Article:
- Editor's Note
This issue of the AJTP marks the beginning of the fortieth year of the journal's history. Over these years, we have published numerous articles interpreting the thinkers and advancing the pragmatist, process, empirical, and naturalist lineages in American philosophy and theology. Many of our authors also have been members of the Institute for American Religious and Philosophical Thought (IARPT). Since I have been serving as editor of the AJTP, I have been pleased to see the membership of the Institute, and likewise the contributors to this journal, expanding in many ways. We now have more emerging and international scholars than we have had at any point I can recall. This issue of the AJTP reflects this trend. Mikael Leidenhag, a recent graduate of Uppsala University currently teaching at University of Edinburgh, presents a finely argued essay on the place of teleology in philosophical and religious naturalisms. Ulf Zackariasson, of Uppsala University, offers a fine paper developing a pragmatist philosophy of religious pluralism. We are also very pleased to publish in this volume two essays that began as presentations at the 2017 meeting of the Metaphysical Society of America. Both essays engage recent work on contingency by Nancy Frankenberry (current president of IARPT and recent president of the Metaphysical Society). The article by Lisa Landoe Hedrick, who is finishing her doctoral work at the University of Chicago Divinity School, was awarded the Metaphysical Society's Aristotle Prize, and takes up the question of contingency as it relates to theological issues in White-head's thought. Robert Cummings Neville, past president of IARPT and the Metaphysical Society, and newly emeritus at Boston University, follows the distinctions between, and the significance of, cosmological and ontological contingency across Western and Asian philosophical traditions. Enjoy!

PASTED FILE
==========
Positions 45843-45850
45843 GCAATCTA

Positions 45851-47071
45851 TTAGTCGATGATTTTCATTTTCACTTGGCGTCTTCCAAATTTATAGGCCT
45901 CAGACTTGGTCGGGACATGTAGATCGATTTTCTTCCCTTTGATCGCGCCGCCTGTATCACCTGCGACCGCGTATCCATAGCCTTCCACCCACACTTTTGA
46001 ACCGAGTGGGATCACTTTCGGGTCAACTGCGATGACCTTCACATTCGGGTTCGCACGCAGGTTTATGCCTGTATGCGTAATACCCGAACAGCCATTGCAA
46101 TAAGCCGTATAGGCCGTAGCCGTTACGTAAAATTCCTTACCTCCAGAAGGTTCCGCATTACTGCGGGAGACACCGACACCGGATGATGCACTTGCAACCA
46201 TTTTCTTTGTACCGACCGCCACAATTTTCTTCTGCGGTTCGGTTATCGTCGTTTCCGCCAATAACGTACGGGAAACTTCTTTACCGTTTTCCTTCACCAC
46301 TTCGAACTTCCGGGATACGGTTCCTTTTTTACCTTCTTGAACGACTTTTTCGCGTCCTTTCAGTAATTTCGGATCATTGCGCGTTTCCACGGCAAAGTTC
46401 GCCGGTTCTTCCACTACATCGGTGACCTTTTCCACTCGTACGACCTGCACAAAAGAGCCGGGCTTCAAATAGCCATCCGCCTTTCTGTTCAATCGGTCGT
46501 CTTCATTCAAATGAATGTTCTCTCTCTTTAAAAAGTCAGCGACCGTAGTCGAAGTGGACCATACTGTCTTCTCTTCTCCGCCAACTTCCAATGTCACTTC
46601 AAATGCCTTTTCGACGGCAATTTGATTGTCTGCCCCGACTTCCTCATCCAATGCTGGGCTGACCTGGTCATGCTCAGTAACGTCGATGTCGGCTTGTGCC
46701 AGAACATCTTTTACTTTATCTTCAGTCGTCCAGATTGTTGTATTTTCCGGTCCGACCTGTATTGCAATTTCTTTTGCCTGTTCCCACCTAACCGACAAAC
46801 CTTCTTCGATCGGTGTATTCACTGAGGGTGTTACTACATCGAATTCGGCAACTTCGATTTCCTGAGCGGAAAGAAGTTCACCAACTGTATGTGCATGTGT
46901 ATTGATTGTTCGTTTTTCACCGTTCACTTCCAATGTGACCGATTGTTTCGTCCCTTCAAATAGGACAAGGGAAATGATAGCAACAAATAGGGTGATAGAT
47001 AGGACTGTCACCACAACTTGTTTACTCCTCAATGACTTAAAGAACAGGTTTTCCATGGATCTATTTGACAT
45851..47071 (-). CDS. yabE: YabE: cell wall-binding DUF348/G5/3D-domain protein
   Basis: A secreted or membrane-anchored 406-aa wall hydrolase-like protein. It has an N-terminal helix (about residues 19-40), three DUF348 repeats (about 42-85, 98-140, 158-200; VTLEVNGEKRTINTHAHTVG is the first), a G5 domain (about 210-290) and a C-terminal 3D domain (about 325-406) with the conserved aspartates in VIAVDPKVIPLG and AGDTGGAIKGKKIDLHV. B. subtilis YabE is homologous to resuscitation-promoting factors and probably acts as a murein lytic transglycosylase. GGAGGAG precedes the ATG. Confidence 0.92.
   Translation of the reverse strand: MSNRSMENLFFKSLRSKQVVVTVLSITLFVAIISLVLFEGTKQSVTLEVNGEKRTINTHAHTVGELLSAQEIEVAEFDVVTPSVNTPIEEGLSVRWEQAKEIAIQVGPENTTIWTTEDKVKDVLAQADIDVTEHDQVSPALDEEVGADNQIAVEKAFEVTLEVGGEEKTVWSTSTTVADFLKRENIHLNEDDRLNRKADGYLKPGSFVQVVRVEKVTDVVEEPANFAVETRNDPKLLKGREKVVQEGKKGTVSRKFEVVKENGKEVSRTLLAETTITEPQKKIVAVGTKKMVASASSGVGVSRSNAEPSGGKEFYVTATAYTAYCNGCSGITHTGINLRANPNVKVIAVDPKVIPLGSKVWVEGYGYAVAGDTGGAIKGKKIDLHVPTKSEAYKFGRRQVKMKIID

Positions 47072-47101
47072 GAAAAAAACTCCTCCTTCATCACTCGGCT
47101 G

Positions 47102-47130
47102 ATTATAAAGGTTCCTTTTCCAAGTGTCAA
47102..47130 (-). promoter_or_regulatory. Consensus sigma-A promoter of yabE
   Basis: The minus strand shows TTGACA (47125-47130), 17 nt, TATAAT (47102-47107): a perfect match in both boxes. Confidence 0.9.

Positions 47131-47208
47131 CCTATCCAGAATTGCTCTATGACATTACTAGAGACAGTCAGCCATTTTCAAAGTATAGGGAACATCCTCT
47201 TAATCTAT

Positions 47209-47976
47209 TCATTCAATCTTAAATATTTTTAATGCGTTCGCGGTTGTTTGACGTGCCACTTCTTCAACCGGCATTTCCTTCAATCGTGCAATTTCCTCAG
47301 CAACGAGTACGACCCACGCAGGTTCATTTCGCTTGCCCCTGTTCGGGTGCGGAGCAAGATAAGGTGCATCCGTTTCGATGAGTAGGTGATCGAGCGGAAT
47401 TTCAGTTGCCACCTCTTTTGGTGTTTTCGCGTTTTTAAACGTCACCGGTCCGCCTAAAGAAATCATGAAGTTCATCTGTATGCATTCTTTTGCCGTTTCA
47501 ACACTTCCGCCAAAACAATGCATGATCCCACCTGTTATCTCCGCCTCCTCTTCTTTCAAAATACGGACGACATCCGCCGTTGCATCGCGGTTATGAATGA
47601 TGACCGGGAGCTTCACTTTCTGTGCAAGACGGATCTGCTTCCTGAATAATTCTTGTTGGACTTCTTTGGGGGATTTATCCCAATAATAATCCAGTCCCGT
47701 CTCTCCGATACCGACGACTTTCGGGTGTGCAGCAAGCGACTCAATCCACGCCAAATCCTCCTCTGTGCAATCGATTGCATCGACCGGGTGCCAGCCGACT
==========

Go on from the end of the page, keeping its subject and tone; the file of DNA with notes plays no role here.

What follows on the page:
Aristotle Prize—started in 1997, this prize is awarded to "the best paper submitted to the annual conference of the Metaphysical Society of America." Persons who have not yet earned a PhD or whose PhD was earned within the previous five years at the time of submission will be considered for the Aristotle Prize if the Program Committee is alerted to eligibility. The prize carries a cash award of $500, inclusion in the program, and a travel grant to help defray expenses. [End Page v]